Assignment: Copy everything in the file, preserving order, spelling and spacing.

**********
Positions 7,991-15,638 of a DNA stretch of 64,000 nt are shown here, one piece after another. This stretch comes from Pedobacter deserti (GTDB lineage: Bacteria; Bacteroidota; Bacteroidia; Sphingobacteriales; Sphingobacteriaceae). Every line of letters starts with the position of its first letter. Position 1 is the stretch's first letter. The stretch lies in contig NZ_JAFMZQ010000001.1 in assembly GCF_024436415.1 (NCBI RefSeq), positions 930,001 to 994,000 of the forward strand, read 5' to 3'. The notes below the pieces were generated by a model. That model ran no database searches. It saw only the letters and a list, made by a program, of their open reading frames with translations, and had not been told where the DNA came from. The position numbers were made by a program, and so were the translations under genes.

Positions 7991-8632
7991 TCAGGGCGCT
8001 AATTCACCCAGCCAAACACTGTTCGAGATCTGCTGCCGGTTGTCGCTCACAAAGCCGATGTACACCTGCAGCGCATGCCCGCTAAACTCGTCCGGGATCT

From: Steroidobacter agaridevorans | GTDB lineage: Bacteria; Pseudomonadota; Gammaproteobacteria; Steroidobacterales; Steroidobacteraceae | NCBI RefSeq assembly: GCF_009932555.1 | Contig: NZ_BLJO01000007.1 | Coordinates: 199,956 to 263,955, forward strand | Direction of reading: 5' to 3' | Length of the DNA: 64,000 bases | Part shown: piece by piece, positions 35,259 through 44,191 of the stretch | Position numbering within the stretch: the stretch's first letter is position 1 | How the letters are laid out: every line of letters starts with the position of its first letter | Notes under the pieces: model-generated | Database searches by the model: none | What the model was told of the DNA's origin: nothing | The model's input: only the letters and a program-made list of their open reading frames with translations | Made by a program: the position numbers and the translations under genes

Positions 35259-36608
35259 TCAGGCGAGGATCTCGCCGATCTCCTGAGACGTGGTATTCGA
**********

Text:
Positions 7,991-15,638 of a DNA stretch of 64,000 nt are shown here, one piece after another. This stretch comes from Pedobacter deserti (GTDB lineage: Bacteria; Bacteroidota; Bacteroidia; Sphingobacteriales; Sphingobacteriaceae). Every line of letters starts with the position of its first letter. Position 1 is the stretch's first letter. The stretch lies in contig NZ_JAFMZQ010000001.1 in assembly GCF_024436415.1 (NCBI RefSeq), positions 930,001 to 994,000 of the forward strand, read 5' to 3'. The notes below the pieces were generated by a model. That model ran no database searches. It saw only the letters and a list, made by a program, of their open reading frames with translations, and had not been told where the DNA came from. The position numbers were made by a program, and so were the translations under genes.

Positions 7991-8632
7991 TCAGGGCGCT
8001 AATTCACCCAGCCAAACACTGTTCGAGATCTGCTGCCGGTTGTCGCTCACAAAGCCGATGTACACCTGCAGCGCATGCCCGCTAAACTCGTCCGGGATCT

From: Steroidobacter agaridevorans | GTDB lineage: Bacteria; Pseudomonadota; Gammaproteobacteria; Steroidobacterales; Steroidobacteraceae | NCBI RefSeq assembly: GCF_009932555.1 | Contig: NZ_BLJO01000007.1 | Coordinates: 199,956 to 263,955, forward strand | Direction of reading: 5' to 3' | Length of the DNA: 64,000 bases | Part shown: piece by piece, positions 35,259 through 44,191 of the stretch | Position numbering within the stretch: the stretch's first letter is position 1 | How the letters are laid out: every line of letters starts with the position of its first letter | Notes under the pieces: model-generated | Database searches by the model: none | What the model was told of the DNA's origin: nothing | The model's input: only the letters and a program-made list of their open reading frames with translations | Made by a program: the position numbers and the translations under genes

Positions 35259-36608
35259 TCAGGCGAGGATCTCGCCGATCTCCTGAGACGTGGTATTCGA